The International Development Committee's report agrees that DFID is right to focus more resources on fragile states if global poverty reduction goals are to be met. However, it highlights a number of concerns about DFID’s capacity to meet this and other new policy directions set out in the 2009 White Paper, based on analysis of the Department’s performance in 2008-09.
The Chair of the Committee Malcolm Bruce said:
"The question of whether DFID has sufficient staff resources to use its rising budget effectively has been a recurring and serious concern for this Committee. DFID is obliged to reduce the number of staff it employs to meet Government efficiency targets.
"The Department now plans to increase its activities in fragile states. While we support this, it is more difficult work which requires more intensive staffing and people with very specialist skills. It is not clear to us how DFID intends to resolve these conflicting pressures."
Climate change is another key White Paper focus area. Climate change threatens progress on poverty reduction and will hit the poorest people first and hardest. The outcome of the Copenhagen Conference in December 2009 was disappointing and real progress needs to be made before the next conference at the end of this year.
The Chair said:
"Tackling climate change is the biggest challenge the world faces, along with poverty reduction. The Copenhagen Climate Change Conference represented a collective failure by the international community to reach agreement on emissions reductions and climate change funding.
"We have made clear our view that financial assistance for developing countries to respond to climate change must be substantial and additional to money already pledged for poverty reduction. The Government is proposing a global tax on financial transactions as a new source of funding. We believe it should press its G8 partners to agree to this at the next Summit in June."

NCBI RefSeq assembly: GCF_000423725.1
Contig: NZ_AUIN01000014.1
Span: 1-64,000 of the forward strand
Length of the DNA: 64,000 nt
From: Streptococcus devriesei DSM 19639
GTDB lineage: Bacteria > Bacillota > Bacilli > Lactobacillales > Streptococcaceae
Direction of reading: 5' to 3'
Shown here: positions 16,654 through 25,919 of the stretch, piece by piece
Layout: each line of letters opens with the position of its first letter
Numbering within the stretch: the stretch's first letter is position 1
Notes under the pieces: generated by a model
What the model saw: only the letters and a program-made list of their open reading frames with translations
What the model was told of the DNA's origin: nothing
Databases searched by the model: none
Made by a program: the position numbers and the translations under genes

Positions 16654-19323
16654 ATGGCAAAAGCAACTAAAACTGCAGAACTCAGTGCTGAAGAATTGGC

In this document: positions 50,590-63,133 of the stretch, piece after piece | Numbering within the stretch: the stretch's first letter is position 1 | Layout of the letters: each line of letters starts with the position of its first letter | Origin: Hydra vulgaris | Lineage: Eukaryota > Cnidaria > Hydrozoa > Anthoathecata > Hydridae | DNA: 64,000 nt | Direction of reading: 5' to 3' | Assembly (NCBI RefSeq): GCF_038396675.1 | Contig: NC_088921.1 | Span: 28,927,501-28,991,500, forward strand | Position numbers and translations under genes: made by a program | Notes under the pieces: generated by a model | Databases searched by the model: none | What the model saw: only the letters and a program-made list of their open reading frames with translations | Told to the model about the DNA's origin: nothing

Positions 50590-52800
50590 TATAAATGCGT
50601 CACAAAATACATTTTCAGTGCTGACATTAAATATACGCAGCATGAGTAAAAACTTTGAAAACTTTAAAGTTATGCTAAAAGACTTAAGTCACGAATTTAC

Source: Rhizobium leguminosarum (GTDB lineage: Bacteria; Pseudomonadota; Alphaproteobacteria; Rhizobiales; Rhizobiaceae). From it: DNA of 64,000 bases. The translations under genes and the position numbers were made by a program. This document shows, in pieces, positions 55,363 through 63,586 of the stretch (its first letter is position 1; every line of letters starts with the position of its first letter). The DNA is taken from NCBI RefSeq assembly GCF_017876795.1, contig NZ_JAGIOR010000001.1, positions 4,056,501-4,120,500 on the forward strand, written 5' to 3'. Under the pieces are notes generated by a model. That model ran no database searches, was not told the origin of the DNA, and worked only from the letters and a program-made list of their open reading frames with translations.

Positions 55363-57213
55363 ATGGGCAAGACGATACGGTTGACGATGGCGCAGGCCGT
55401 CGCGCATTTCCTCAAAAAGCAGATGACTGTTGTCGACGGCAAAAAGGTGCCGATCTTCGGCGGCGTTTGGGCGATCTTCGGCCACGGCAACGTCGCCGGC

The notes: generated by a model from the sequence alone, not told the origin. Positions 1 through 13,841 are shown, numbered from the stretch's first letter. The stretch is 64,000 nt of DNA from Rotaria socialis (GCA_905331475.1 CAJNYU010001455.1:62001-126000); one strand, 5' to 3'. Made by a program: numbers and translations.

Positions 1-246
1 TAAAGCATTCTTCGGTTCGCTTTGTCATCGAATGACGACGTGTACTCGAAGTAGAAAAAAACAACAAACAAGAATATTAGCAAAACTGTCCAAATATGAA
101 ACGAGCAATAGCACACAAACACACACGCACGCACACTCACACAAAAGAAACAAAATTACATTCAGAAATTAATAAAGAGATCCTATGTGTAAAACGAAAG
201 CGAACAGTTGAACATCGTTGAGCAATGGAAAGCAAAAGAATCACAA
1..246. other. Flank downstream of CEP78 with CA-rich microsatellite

The White Paper also indicates that DFID will channel more funding through multilateral organisations including the EU, the UN and the World Bank. This offers the prospect of more coordinated delivery of aid, but only if these bodies increase their effectiveness and their poverty focus. The Report also argues for speedier reform of the governance of the international financial institutions.
The Chair said:
"The next round of funding for the World Bank’s International Development Association is approaching. The UK is the largest donor to IDA. DFID should use the leverage this gives it to press the Bank to focus much more on poverty reduction and to give developing countries a greater voice in determining how the Bank operates.
"The White Paper indicates that DFID will adopt a more rigorous approach to funding multilateral bodies by linking the sums it provides to performance benchmarks. It should make it clear that it is serious about this and that there are real consequences for poor performance."
The recession has had a significant impact on developing countries. It is estimated that an additional 90 million people will be affected by poverty as a combined result of the global food, financial and fuel crises over the last few years. Donors, including the UK, have responded and have sought to identify specific needs in developing countries. However the Report notes that many donors are failing to meet the aid commitments they have already made.
The Chair of the Committee said:
"Many more people in developing countries are living in poverty as a result of the recession. It is therefore more important than ever that we keep our promises on aid. The UK is meeting its aid pledges but a number of G8 and EU countries are failing to live up to their commitments.
"Only half of the additional funding promised to Africa at Gleneagles was delivered in 2009. New mechanisms are urgently needed to ensure that donors who fail to deliver on their aid promises can be clearly identified and held to account."